But when they took a heater to the hospital the nurses refused to allow them to drop it for her.

Shoahle said the doctor told them that their sister was critically ill.
“The doctor told us that there was no oxygen and the plugs were off,” she said.
She insisted that the family should have been allowed to see their sister when her health deteriorated.
This was in spite of the restrictions placed by the Ministry of Health on all Covid-19 patients.

Shoahle said the doctor told them that her sister had TB and that it had been diagnosed late. She said they then demanded that their sister be transferred to another hospital where she could be given oxygen.
But they failed.
She said they later discovered that the plugs were purposely put off because some staff members were ordered to switch on the plugs.
Shoahle said her sister called her in the middle of the night and they prayed together asking God to save her.
“I told her not to despair,” she said.

She said her sister then cried inconsolably and never answered her phone.
Shoahle said the other people who were quarantined together with her sister told the family that they tried to save her but they failed.
Shoahle said they were told by other patients that the nurses ignored her pleas for help.

The two cases paint a picture of health workers who are not only petrified but appear woefully equipped to treat Covid-19 patients.
The CHP and five other health practitioners’ associations it represents filed the application in the High Court as the number of their members who have contracted Covid-19 hit 22 yesterday.
“On the other hand, the Covid-19 regulations call for expeditious and safe storage and disposal of the remains of Covid-19 (patients),” Mothibe said in the affidavit.

“All these circumstances and situations, violate and/or impose a threat of violation to health workers’ own lives and health,” he said, in the affidavit.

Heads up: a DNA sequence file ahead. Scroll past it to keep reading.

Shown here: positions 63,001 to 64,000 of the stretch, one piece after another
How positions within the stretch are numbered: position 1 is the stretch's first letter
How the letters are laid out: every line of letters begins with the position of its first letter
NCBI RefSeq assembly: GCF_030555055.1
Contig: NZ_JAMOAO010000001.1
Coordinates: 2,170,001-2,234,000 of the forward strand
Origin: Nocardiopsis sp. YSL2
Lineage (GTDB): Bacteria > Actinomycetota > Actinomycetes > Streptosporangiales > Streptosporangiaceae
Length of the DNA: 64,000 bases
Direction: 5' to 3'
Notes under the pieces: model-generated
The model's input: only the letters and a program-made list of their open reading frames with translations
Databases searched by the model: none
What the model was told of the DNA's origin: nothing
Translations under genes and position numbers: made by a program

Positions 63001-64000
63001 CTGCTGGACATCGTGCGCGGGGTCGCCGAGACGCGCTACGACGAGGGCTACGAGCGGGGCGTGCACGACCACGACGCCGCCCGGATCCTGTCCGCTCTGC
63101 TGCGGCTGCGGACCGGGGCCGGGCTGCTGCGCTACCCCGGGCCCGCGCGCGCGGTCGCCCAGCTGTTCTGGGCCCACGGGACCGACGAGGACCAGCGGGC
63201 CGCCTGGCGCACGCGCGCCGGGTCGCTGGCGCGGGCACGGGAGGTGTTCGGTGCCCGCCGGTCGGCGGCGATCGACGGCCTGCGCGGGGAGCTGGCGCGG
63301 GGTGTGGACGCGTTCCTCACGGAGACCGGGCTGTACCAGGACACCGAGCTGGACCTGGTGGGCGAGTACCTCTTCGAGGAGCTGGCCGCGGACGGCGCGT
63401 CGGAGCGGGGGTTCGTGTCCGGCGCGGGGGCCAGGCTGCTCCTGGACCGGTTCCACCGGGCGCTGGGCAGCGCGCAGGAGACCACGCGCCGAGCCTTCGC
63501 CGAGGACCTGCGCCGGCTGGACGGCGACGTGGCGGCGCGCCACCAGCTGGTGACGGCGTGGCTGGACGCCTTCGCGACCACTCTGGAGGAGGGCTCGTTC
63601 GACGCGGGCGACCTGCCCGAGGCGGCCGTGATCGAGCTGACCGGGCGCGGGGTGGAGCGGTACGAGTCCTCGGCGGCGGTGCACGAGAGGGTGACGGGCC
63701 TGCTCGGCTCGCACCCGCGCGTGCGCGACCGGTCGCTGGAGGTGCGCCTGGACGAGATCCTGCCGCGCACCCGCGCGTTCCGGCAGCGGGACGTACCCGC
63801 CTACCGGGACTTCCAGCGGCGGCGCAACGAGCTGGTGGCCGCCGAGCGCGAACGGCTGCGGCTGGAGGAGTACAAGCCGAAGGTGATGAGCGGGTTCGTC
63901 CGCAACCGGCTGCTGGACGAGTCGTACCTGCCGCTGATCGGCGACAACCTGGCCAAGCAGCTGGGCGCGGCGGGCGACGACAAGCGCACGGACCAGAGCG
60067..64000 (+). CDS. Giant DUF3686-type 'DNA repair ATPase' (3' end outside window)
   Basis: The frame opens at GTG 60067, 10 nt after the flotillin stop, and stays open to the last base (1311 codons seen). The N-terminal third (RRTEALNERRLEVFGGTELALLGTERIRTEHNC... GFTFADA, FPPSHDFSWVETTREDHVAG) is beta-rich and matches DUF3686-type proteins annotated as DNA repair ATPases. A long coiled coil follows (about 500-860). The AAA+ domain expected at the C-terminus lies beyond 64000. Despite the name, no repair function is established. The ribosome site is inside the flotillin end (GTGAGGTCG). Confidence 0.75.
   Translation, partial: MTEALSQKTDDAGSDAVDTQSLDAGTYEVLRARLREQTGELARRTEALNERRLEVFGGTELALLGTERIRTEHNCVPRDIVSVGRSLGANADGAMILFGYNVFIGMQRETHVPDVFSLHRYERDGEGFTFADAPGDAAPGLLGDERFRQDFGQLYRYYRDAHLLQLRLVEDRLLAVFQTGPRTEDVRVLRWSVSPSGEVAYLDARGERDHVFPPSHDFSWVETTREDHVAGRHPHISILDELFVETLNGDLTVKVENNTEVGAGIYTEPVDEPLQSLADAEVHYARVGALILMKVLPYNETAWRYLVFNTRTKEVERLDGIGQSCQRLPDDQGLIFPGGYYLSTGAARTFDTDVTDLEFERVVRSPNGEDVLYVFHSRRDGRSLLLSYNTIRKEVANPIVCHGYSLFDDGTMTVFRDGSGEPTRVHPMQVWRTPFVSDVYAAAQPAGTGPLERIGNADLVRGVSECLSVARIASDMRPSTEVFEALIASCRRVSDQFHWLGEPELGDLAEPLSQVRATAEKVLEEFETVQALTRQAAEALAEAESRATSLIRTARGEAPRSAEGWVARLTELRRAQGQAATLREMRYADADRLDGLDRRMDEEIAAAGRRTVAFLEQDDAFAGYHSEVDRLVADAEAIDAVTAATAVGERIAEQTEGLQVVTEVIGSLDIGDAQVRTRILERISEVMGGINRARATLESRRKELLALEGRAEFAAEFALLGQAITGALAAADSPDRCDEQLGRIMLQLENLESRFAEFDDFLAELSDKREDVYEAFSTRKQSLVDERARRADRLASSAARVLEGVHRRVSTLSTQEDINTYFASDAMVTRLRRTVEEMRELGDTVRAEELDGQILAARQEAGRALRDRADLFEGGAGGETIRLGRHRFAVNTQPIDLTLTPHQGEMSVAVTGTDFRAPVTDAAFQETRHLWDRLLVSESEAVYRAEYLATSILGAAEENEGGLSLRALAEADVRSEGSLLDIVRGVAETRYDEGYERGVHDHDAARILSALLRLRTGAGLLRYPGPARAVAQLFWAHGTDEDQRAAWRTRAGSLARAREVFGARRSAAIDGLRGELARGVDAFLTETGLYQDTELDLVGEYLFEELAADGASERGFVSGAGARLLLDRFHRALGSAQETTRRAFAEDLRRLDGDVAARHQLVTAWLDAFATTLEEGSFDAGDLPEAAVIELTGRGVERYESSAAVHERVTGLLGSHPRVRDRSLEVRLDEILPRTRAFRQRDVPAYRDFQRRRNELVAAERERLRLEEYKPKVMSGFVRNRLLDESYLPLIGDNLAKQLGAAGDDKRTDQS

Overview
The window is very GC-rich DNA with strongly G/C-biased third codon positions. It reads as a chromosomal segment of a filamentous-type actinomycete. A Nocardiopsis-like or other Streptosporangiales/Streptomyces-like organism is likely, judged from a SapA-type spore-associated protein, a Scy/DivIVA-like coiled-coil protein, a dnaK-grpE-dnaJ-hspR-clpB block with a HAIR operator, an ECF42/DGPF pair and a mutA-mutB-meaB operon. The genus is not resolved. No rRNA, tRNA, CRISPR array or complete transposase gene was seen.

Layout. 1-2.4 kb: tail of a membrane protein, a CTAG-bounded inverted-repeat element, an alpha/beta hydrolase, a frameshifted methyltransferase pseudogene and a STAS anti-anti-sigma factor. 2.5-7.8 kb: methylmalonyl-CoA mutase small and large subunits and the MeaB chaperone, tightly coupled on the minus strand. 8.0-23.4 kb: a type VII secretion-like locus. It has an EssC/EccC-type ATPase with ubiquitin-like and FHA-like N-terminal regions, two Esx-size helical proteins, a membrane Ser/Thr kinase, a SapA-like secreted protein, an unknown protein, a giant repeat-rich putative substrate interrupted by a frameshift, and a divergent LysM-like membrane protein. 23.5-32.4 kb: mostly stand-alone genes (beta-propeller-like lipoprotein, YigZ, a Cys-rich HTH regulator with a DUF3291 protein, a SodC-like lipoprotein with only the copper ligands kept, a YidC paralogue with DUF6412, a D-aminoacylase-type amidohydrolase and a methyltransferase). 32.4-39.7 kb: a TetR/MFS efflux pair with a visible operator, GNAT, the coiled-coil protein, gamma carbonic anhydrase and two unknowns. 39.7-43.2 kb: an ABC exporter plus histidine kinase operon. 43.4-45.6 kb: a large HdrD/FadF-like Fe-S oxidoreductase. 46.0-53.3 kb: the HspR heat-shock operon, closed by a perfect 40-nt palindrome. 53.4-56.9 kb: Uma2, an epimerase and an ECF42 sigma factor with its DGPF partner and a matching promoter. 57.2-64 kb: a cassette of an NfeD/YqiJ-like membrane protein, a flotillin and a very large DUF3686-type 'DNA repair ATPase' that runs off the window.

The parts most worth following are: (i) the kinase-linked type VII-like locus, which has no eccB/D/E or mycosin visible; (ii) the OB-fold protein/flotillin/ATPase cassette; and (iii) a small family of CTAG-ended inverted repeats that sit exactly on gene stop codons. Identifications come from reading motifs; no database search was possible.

What irked the health workers more is that M700 million has been set aside “to safeguard health workers and their clients against Covid-19 by availing them with the requisite medical tools and equipment,” according to Mothibe.

He said from this amount, M80 million is meant for Covid-19 risk or hazard allowances.
“The health professional work is by nature dangerous in particular during the prevalence of Covid-19 and poses a threat to the health professionals’ own lives and the lives of their families,” Mothibe said.
“The Covid-19 is a deadly disease and recently the rate of persons testing positive is rising at an alarming rate,” he said.

The application was filed after the Ministry of Health Principal Secretary Thebe Mokoatle circulated a memo in which he threatened to punish any health worker who downed tools.

The health workers want the High Court to declare that they have a right to stay away from a dangerous workplace.
Mothibe said “the government has done nothing reasonable in the discharge of its legal duty to avert harm posed to the Basotho population and health professionals”.

He argued that “the only legal route open to them is to remove (themselves) from a dangerous place to save their own lives, without forfeiting their remunerations and other benefits”.

Staff Reporter